Tough but fair
Twilight darling Kristen Stewart puts a decidedly Grimm and gritty spin on the much- loved character of Snow White, writes Lucy Carne
WE ARE wading through ankle- deep mud in a medieval village in the middle of a carpark at London’s Pinewood Studios.
In a warehouse next door, the latest James Bond film is being shot under intense secrecy. But we are here for another potential 2012 blockbuster.
It is Snow White and the Huntsman – a dark, gothic remake of the beloved Grimm Brothers fairytale.
And American movie ticketing information site Fandango says it’s the year’s most eagerly anticipated film among women.
But forget everything associated with Disney’s sweet, naive Snow White, batting her eyelashes with a bow in her hair. There is a poisoned apple and some dwarfs, but that is where the comparisons with Disney’s saccharine- laced cartoon and this version end.
Disney also released a Snow White remake earlier this year – the slapstick comedy Mirror, Mirror starring Julia Roberts as the evil queen.
Snow White and the Huntsman director Rupert Sanders, in his first feature film, and the producers from
Alice in Wonderland have created a tortured and terrifying tale filled with monsters, battles and bloodshed.
In the lead role is Twilight superstar Kristen Stewart.
Walking towards me with her hair pulled back and wearing metal armour, the 21- year- old actress looks luminous in the flesh. Stewart was initially hesitant to take on the role because she says: ‘‘ I didn’t see myself playing
Disney’s Snow White.’’
She admits she never pretended to be a princess as a child: ‘‘ I was always honestly the vampire.’’
She was finally attracted to the film because it retained the original tale’s darkness.
‘‘ We have stayed so true to who Snow White is classically,’’ Stewart says. ‘‘ We’re not taking the story and turning it on its head, but we’re not shying away from the parts that are gruesome, because it makes the parts that are beautiful that much more beautiful.’’
As a tomboy famed in Hollywood for eschewing glamour, Stewart is a fitting choice to take on Snow White’s themes of vanity and the exploitation of beauty.
‘‘ Fair for us, it doesn’t mean beautiful. It means what is pumping through your veins, rather than what you look like,’’ she says.
‘‘ To play a character that truly lacks vanity is interesting. Not to say everyone is stuck- up, but at a certain point you are aware of yourself. But she just simply doesn’t have that, which is pretty cool. She is kind of a freak.’’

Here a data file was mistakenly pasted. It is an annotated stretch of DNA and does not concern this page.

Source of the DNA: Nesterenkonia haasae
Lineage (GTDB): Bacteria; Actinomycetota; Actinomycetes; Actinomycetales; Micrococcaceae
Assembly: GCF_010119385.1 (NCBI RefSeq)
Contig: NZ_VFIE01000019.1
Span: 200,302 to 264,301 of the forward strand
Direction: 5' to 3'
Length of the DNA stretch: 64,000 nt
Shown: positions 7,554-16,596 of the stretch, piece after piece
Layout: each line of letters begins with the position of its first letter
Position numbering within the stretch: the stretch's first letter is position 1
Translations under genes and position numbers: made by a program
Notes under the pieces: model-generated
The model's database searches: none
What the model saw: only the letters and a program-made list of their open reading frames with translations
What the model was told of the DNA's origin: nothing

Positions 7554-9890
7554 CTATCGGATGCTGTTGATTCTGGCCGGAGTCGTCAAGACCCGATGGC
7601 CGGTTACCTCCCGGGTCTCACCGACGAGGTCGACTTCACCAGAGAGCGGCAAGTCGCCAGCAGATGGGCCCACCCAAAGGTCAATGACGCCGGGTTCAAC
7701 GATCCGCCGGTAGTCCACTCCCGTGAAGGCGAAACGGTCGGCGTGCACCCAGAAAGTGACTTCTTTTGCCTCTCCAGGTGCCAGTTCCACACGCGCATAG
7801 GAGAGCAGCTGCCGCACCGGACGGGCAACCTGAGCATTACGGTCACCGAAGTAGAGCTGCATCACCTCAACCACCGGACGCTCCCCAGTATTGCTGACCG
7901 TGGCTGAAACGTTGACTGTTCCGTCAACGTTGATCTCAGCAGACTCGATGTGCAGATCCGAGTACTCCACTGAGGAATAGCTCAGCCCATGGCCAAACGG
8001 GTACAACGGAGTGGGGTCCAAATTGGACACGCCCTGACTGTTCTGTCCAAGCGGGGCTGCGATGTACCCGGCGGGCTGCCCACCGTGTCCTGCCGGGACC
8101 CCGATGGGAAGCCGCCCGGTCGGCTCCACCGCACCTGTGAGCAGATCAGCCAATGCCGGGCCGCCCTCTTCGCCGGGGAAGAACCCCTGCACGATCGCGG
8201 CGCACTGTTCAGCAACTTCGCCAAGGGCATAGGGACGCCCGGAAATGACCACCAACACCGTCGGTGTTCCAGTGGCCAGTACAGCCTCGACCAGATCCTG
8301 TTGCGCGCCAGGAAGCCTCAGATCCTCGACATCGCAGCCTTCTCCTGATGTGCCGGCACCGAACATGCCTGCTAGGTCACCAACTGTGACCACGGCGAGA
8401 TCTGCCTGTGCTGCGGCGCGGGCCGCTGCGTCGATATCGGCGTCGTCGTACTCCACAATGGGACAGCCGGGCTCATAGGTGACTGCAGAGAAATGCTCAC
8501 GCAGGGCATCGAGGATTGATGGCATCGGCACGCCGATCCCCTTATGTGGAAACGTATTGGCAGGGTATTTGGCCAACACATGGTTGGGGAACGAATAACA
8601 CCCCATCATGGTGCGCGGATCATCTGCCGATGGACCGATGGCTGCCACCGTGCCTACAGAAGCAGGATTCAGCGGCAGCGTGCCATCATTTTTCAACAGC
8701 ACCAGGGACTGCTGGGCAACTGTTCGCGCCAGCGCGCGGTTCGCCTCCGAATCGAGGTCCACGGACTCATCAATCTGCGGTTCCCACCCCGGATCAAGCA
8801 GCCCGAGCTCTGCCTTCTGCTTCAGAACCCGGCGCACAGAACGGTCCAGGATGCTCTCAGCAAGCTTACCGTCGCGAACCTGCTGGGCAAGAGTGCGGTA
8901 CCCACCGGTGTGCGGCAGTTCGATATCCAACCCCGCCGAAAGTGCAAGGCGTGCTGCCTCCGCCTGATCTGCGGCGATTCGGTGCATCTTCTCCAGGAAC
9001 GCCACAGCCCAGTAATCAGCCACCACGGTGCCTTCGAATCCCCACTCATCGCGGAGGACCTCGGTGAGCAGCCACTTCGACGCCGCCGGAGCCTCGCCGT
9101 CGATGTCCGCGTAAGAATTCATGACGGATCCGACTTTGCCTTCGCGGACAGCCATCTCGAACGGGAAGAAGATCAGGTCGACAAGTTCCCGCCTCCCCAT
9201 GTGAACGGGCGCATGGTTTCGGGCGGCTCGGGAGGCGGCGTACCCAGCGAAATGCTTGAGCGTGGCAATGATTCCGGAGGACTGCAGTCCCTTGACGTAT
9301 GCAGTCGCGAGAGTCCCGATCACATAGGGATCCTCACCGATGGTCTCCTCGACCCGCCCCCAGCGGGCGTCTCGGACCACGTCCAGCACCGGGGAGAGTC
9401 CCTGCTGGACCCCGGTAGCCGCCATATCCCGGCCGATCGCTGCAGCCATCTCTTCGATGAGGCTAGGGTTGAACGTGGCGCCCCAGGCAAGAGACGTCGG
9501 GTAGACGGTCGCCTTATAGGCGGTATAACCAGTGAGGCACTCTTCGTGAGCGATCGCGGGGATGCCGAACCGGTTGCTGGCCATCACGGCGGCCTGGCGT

Stewart took on horse riding and combat training so she could portray Snow White, who in one scene resembles a Joan of Arc warrior leading 200 horsemen in a gallop on a beach.
‘‘ She can seriously take care of business,’’ Stewart says, with a smile.
Her biggest battle scenes are with the evil Queen Ravenna, played by a chilling Charlize Theron.
‘‘ I’ve been getting the crap kicked out of me by Charlize,’’ Stewart says.
‘‘ She’s also not afraid to take it. She keeps telling me to hit her harder. It’s been fun.’’
While she admits it’s ‘‘ frustrating that you can’t actually take a hit or actually hit someone’’, Stewart did give the Huntsman, played by Australian Chris Hemsworth, an accidental black eye with an enthusiastic hook during one scene.
Hemsworth, 28, cut his teeth on Southern Cross soapie Home and Away and found fame with blockbuster Thor.
Stewart, whose mother grew up on Queensland’s Sunshine Coast, bonded with Hemsworth over their Aussie connection.
‘‘ He is a comforting presence,’’ Stewart says. ‘‘ I know his type, that sounds weird, but we speak to each other very easily.’’
Sanders says he cast Hemsworth because he is ‘‘ an incredible actor’’ with ‘‘ a great screen presence’’. Despite her strong tie to the
Twilight franchise – made even more awkward by rumours that Snow
White and the Huntsman will have a sequel – Stewart was always first choice for the lead, Sanders says.
‘‘ Obviously everyone knew about Kristen. She was someone we wanted to meet,’’ Sanders says, standing outside one of his 30 astounding sets.
‘‘[ The film’s producer] Joe [ Roth] had just made Alice in Wonderland, where he had found a new actress [ Mia Wasikowska] and we felt there was something very innocent and pure about finding someone with no other roles that you associate them with.
‘‘ But when we went to meet Kristen it was a very simple, done deal. Yes, you are the one.’’
Coincidentally, the unknown actor they turned down for the role, Lily Collins ( the raven- haired daughter of singer Phil Collins), ended up being cast as Snow White in the rival
It seems a brave move by Universal to hire Sanders to take the helm of the rumoured $ 100 million take.
But based on his mesmerising portfolio of commercials for Nike, Call
of Duty and Guinness, Sanders has been heralded as Hollywood’s next big action director. His version of Snow White is a visual feast.
About 60 per cent of the film was shot on location, including a deserted Welsh beach and the forests of London’s Queen’s Park. The constructed sets, including the evil queen’s milk bath and a snow- covered woodland, are breathtakingly real.
‘‘ There’s quite a lot you’re nervous about when you start a project,’’ Sanders says. ‘‘ I wanted to create a world where this all felt tangible.’’
He adds that his mantra throughout the project has been to make a film ‘‘ that means something’’ and is true to the original, seven- page story.
‘‘ People think Snow White is Disney,’’ Sanders says.
‘‘ Disney really made the Grimms’ fairytale very family- orientated.
‘‘ But it is a very dark story about so many deeper issues that were never in the Disney version.
‘‘ It’s a story that is as resonant today as it was when it was first recorded.’’